Friday, July 25, 2014

DC to 60 hz AC square wave converter

Above: Red, black, green and purple are copper electrodes, copper colored is two separate pieces of solid copper, and blue is non-conductive material.
First the solid copper parts are fitted together with the non-conductive part. I'll call these two together the Axel. Here are what the two opposite sides look like, note the copper sticks through the insulation on the lower half in two rectangular shapes, I'll call these the lower and upper notches...

Then the electrodes are held in place around the outside of it like so:

The red piece is connected to the negative terminal of the DC source electricity. The black piece is connected the positive terminal of the DC source. The green and purple electrodes are the square wave AC output electrodes. Then, with the electrodes held fixed in place, the Axel is made to spin around it's long axis inside the electrodes. This is accomplished by mounting the Axel on a 3600 rpm DC motor.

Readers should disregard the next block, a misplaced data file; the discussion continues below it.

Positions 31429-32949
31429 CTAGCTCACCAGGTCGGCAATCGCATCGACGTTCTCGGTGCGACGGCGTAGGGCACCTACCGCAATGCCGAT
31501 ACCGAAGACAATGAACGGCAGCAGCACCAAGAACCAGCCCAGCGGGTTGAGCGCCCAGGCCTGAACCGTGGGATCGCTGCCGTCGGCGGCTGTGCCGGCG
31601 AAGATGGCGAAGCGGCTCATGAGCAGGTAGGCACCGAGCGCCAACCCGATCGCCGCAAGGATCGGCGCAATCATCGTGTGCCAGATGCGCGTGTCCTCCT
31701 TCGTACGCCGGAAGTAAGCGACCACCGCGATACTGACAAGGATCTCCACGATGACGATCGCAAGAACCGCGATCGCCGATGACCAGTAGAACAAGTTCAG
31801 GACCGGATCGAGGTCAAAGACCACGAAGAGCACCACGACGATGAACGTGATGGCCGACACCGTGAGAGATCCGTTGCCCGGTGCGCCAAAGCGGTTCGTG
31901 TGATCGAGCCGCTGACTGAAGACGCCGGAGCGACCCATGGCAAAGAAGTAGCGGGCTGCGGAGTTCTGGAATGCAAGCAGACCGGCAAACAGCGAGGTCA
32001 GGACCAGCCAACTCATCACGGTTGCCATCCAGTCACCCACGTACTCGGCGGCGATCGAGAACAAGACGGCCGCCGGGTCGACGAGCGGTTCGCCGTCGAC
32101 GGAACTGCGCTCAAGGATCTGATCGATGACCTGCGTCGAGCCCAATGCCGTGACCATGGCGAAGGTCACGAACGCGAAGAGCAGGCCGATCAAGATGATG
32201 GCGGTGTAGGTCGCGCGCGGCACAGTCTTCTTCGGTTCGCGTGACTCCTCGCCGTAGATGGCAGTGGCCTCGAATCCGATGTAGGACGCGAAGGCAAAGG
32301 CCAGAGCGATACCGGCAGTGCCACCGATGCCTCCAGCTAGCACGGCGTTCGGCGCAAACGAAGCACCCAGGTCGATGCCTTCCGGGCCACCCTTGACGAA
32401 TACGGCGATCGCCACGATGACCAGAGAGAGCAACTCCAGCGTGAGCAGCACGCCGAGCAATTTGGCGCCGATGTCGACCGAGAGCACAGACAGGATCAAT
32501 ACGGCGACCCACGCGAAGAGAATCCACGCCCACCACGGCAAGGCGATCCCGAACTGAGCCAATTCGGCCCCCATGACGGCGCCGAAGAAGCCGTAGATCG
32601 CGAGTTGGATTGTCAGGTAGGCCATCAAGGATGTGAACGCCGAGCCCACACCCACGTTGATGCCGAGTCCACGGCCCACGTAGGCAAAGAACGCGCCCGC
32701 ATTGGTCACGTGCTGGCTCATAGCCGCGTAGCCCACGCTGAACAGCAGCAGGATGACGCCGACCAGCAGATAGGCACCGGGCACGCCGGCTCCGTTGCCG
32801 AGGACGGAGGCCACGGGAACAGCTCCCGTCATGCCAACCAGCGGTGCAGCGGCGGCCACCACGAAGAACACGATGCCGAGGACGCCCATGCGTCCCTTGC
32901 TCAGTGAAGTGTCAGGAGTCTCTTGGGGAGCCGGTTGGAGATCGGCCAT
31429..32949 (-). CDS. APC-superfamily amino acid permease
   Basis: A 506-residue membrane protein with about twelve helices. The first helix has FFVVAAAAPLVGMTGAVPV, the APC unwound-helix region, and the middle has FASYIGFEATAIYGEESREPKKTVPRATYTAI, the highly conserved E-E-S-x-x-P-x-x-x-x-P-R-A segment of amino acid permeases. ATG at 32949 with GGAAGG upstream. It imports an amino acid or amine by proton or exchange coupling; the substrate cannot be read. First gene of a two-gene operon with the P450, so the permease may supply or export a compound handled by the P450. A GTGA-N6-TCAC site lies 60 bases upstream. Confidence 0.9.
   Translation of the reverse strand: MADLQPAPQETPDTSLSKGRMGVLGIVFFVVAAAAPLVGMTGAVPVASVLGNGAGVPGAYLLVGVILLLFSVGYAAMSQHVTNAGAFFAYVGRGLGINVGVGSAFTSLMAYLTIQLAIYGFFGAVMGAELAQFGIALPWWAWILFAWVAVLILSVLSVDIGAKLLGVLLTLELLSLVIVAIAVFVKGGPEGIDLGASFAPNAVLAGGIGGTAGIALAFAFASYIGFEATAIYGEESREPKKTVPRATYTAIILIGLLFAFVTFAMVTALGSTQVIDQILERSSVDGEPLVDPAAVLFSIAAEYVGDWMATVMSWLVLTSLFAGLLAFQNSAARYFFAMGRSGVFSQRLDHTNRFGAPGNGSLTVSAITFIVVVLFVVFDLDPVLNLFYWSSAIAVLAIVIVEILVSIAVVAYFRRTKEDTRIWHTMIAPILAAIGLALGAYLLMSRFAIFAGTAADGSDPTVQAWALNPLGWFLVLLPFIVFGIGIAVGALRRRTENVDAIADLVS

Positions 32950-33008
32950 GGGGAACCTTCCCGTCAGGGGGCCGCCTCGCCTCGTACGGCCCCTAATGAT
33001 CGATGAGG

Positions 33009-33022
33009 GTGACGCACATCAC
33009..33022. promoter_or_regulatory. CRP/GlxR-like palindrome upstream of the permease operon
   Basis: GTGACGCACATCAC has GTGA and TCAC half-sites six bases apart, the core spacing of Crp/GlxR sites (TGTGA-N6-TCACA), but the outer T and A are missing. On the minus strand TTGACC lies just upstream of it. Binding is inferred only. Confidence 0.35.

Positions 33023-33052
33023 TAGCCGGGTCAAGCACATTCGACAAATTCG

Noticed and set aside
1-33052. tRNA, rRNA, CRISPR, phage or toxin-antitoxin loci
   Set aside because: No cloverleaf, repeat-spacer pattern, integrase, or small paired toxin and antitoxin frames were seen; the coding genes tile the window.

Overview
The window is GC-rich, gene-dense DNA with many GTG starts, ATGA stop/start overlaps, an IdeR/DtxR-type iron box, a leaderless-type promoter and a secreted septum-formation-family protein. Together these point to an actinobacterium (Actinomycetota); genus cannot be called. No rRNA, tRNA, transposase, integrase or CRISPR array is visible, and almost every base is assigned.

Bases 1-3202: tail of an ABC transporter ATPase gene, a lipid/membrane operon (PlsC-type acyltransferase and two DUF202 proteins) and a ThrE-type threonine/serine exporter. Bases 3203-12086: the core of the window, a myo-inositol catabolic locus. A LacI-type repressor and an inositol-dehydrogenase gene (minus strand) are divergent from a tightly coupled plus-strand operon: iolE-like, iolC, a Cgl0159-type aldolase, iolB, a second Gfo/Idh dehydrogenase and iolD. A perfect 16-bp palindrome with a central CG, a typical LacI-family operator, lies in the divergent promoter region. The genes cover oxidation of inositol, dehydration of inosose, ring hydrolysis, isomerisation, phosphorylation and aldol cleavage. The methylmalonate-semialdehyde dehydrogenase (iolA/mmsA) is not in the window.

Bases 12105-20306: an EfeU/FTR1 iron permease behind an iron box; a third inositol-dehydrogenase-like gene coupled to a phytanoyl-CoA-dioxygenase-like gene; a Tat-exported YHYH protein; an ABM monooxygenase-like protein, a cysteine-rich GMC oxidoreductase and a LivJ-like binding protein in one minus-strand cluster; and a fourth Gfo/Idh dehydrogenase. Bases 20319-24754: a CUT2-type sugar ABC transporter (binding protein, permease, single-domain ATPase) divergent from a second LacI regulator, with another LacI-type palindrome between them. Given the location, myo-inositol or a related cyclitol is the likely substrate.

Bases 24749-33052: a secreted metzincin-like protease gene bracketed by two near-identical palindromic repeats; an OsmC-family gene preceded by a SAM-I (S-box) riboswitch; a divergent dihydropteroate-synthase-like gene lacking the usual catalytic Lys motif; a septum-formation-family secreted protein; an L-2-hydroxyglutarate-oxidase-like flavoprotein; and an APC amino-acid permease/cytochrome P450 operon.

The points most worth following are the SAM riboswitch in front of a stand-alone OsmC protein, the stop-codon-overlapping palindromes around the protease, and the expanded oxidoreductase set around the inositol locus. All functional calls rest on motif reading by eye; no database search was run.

The upper notch as I've named it alternates between touching the red and the black DC electrodes, as the lower notch is touching the opposite electrode. As the Axel spins the notches stay in contact with their respective electrode for about half a revolution. The lower notch has a direct electrical connection to the purple electrode, and the upper notch is directly connected to the green electrode. Thus the purple and green electrodes are switching polarity at 3600 times per minute, or 60 hz at the same voltage as the DC source, hence the output is an AC square wave.

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